Lynne I. Wagner, PhD | Authors


Coping With ‘Chemobrain’

February 16, 2010

Cognitive impairment, including memory loss, inability to concentrate, and difficulty multitasking, has become a widely recognized possible late effect of chemotherapy and cancer treatment.

Dermatologic Toxicities Associated With EGFR Inhibitors

October 01, 2007

Dermatologic toxicities associated with EGFR inhibitors can have a profound impact on patients' health-related quality of life (HRQL) and may interfere with treatment adherence. We interviewed 20 patients and 12 expert clinicians to identify the most bothersome aspects of dermatologic toxicities to better understand the impact on patients' HRQL. Patients and expert clinicians reported that dermatologic toxicities have an impact on patients' physical, functional, emotional, and social well-being. Patients identified the physical discomfort as having the most impact on their HRQL, specifically the sensations of pain, burning, and skin sensitivity. Patients experienced worry, frustration, and depression because of their dermatologic symptoms and reported withdrawing from social activities. Cognitive behavioral strategies such as guided imagery and symptom reframing (eg, rash means treatment is working) may provide patients with valuable skills for the management of this physical discomfort. Cognitive behavioral strategies may also be useful in helping patients manage anxiety and depression associated with any changes in their social function caused by skin rash, as well as distress associated with having a cancer diagnosis.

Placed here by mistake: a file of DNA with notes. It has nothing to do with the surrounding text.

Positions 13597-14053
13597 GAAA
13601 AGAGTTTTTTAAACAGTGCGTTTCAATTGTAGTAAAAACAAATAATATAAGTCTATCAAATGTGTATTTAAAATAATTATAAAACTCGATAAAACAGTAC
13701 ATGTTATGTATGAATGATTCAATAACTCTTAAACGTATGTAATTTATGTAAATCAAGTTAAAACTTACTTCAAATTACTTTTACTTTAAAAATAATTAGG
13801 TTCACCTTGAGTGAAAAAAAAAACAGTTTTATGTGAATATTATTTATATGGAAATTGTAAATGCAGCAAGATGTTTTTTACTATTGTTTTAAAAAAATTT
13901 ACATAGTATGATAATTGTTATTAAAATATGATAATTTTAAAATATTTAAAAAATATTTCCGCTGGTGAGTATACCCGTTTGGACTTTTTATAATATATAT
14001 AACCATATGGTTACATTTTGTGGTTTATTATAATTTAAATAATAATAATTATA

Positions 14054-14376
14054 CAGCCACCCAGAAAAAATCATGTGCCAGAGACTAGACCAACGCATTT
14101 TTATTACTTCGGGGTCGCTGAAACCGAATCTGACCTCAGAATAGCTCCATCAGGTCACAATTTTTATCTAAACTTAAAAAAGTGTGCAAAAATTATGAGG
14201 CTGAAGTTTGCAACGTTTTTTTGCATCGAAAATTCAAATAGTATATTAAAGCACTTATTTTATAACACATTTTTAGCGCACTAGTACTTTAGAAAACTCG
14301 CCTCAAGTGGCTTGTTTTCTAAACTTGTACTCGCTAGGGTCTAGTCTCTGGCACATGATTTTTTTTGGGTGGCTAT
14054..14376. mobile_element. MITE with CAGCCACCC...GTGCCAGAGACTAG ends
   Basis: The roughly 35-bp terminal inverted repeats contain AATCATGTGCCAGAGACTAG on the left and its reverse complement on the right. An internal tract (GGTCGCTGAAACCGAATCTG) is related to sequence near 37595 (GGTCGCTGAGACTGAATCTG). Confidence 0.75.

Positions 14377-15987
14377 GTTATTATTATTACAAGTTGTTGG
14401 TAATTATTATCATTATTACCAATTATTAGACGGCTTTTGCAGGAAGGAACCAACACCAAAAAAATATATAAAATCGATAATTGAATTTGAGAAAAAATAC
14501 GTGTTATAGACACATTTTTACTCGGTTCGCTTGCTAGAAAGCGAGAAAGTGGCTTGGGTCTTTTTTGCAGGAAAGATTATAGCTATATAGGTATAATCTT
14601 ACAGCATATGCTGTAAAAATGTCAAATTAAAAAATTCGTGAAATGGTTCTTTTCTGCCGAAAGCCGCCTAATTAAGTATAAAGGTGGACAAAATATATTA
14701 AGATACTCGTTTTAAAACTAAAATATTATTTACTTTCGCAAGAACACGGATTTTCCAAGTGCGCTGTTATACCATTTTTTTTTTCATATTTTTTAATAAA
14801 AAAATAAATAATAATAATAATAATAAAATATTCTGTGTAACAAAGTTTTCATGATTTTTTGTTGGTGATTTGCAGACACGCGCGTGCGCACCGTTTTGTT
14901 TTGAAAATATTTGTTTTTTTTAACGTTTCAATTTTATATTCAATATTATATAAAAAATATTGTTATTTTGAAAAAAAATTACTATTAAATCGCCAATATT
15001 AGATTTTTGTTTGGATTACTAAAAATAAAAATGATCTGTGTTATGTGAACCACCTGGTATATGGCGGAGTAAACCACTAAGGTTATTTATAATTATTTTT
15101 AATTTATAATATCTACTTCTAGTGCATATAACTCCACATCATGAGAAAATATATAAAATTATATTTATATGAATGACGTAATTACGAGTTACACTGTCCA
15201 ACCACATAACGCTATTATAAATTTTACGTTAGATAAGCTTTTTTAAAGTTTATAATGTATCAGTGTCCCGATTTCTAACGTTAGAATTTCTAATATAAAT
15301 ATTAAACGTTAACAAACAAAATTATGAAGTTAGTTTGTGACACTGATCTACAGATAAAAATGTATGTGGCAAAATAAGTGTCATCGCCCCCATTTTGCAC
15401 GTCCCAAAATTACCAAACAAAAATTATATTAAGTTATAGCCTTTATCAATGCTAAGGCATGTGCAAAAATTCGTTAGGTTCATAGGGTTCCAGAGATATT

The Management of Fatigue in Cancer Patients

October 01, 2004

Fatigue, the most common symptomreported by people withcancer, is associated with functionalimpairments and decrements inquality of life. As Drs. Lipman andLawrence have pointed out, researchon the etiology of cancer-related fatigueis scant. Morrow et al[1] conducteda detailed review of theevidence to support four hypothesesfor cancer-related fatigue and highlightedindependent findings that implicatecytokines, 5-HT, and thehypothalamic-pituitary axis in the developmentof cancer-related fatigue.Additional research is needed in thisarea to articulate the pathophysiologyof fatigue and the associated clinicalimplications.